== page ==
While advocating for the end user, watch your language and try not to upset anyone! Testing reports and bugs should be relatively neutral and unbiased. As sergeant Joe Friday from Dragnet used to say – “Just the facts.” Your reports should focus mainly on the facts. It’s no bad thing to have an opinion; just be careful about how and where you voice it. Ultimately, it’s not usually the testers job to decide what actually gets fixed.
14. Learn and apply effective testing methodologies
Staying abreast of and applying relevant testing methodologies for the context in which you are working is kind of stating the obvious, but I’ll say it anyway. By way of an example, carrying out a lengthy manual regression test at the end of a sprint if your team is attempting to be agile, probably won’t go down very well. In this situation, you should be looking to automate a lot of your testing, so the code can be tested using the automation framework throughout the development iteration.
15. Cultural transformation
It’s not usually within the testers direct remit to implement organisational (cultural) change, but that doesn’t mean it’s impossible either. In organisations where I’ve been the first or only dedicated tester, I’ve often seen some cultural changes take place as a direct result of an increased focus on quality. You can take this further by implementing further processes, documentation, systems etc that serve to support ongoing cultural change.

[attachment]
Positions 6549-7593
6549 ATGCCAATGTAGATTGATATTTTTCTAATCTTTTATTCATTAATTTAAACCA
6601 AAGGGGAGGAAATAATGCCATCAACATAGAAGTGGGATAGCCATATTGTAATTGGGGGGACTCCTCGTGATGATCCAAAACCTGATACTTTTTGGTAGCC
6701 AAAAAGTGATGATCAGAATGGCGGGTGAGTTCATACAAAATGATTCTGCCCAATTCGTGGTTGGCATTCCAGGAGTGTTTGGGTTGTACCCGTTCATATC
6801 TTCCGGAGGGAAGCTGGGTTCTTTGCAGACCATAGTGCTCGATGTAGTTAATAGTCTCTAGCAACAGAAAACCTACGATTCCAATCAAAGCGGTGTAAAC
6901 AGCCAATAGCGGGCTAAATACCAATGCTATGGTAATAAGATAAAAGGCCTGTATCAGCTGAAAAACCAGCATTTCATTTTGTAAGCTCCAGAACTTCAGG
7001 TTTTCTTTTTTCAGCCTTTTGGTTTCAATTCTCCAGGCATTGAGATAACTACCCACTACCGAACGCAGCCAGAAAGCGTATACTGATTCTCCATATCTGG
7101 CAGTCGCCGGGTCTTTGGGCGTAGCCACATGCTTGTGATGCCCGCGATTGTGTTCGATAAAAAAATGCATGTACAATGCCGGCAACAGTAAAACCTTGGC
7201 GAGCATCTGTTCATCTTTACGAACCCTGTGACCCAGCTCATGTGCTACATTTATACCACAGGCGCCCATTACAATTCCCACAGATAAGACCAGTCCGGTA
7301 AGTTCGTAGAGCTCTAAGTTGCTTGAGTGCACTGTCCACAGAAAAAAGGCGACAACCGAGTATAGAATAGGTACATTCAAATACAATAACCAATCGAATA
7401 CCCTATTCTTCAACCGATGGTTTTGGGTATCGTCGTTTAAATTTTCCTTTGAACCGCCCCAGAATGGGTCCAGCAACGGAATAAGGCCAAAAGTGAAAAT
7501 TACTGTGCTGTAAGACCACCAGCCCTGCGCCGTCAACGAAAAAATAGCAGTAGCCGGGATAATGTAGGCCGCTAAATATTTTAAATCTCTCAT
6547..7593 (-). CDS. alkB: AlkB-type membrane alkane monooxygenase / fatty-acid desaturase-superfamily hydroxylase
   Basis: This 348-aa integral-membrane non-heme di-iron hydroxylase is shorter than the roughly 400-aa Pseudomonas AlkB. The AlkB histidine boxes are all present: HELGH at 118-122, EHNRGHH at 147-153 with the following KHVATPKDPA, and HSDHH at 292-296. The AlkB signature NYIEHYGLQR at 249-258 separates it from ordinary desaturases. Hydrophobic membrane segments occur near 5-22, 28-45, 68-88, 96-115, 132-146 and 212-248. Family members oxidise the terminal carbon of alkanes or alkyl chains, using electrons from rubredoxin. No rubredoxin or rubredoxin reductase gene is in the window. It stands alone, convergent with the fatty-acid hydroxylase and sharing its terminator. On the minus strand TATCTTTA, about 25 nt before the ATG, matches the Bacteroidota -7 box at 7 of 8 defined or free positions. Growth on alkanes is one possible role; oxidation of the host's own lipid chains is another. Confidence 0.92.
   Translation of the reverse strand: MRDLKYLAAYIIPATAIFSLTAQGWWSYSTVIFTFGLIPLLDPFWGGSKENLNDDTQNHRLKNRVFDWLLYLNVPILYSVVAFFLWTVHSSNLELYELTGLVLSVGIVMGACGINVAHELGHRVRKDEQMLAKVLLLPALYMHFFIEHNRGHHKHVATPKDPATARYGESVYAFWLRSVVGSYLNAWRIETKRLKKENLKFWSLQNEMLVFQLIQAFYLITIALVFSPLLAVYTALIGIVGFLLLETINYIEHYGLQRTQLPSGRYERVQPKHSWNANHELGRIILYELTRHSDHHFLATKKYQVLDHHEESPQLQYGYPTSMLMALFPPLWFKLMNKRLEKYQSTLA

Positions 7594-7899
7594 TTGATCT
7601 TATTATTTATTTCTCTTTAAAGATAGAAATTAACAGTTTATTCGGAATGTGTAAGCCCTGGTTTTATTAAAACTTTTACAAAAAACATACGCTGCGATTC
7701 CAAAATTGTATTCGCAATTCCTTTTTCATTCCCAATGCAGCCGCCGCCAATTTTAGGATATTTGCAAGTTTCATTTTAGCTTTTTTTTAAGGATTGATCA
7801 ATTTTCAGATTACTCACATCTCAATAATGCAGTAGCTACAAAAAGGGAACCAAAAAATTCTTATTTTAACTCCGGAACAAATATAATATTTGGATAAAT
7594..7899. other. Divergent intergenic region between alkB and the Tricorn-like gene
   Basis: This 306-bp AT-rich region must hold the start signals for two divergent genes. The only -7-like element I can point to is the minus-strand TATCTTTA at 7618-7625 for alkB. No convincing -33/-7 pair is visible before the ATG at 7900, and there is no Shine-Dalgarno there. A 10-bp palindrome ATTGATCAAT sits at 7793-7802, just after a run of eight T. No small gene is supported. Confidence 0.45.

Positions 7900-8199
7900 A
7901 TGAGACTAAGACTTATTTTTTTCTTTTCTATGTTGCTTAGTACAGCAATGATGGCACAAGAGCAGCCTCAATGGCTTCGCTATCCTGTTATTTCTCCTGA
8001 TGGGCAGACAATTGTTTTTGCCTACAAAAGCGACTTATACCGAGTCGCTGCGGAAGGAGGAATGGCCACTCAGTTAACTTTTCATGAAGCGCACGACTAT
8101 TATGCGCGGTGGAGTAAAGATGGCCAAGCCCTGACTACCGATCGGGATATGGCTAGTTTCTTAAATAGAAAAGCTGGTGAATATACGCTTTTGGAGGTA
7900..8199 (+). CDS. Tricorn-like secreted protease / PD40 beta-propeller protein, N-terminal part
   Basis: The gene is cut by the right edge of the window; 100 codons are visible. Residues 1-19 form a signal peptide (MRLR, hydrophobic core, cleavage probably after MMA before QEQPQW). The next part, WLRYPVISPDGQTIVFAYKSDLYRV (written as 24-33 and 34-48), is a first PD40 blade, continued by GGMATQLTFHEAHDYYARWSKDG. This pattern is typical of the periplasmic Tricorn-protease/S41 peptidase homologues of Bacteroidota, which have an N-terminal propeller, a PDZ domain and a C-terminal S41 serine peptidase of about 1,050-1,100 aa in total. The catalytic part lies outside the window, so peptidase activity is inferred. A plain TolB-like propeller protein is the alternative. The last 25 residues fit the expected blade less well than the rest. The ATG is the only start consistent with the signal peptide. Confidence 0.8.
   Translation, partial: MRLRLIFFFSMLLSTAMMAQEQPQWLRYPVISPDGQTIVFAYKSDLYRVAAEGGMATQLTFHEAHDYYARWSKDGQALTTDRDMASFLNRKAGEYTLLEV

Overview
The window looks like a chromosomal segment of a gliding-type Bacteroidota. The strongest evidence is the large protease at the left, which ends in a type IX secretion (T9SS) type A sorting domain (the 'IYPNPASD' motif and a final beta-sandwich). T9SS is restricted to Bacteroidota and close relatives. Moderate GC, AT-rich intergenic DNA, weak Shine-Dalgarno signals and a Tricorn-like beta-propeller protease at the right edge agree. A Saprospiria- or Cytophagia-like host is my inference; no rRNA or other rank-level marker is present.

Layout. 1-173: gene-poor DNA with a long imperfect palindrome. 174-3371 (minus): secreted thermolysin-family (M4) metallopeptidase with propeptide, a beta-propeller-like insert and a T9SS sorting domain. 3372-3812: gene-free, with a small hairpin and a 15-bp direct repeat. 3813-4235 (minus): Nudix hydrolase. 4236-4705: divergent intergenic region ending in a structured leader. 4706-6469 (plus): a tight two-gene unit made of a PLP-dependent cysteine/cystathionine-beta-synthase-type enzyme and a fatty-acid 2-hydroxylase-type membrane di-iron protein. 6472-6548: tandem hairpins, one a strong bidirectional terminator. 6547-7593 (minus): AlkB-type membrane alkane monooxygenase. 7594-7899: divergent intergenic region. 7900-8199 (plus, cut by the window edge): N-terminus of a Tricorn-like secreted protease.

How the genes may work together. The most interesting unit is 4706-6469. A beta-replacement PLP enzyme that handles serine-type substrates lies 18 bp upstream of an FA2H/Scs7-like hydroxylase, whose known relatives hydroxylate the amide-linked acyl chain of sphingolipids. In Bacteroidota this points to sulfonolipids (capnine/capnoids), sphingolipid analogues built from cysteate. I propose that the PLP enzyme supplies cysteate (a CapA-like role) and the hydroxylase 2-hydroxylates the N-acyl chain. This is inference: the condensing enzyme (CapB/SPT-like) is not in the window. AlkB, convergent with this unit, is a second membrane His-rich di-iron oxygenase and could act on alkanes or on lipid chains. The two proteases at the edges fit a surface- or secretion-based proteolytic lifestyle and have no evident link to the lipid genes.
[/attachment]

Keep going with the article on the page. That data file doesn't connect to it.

16. Software development methodology
Following on from 15, part of that change may be to review the software development approach (or methodology). Again, this is unlikely to be under the direct control of the tester (or test manager), but they can certainly influence it. And in my experience, having a suitably qualified tester progress into a delivery or product manager role isn’t an unusual occurrence, which can result in even further influence in this regard.
17. Accumulate highly skilled testers
In my experience, testers have influence over culture and organisational policy to the extent that they are respected. And respect comes from demonstrating the requisite skills and behaviours. To that end, you should try to ensure your team has testers with the necessary proficiencies; something I’ve written about at length elsewhere.
18. Have a mix of skills and personalities
While you’re accumulating your testers, remember what I said above: as a general rule, testing benefits from lots of different approaches. Different approaches can be a function of different personality types and mindsets, so you should be aiming for a team full of the same kinds of people.
19. Document all your testing
Keep a record of all your testing activities. I like to use a test management system to capture my test ideas, and ensure they can be repeated in the future if needed. The use of a test management system ensures that testing progress and outcomes can be reported on quickly and easily also.
20. Bug free products don’t exist
And to conclude, don’t beat yourself up too hard if your product ships with bugs every now and then. Testing doesn’t prove the absence of bugs, only their presence - and we all miss a bug or two now and then. Remember the 80/20 rule, and ensure you invest effort in places where you’ll see maximum returns.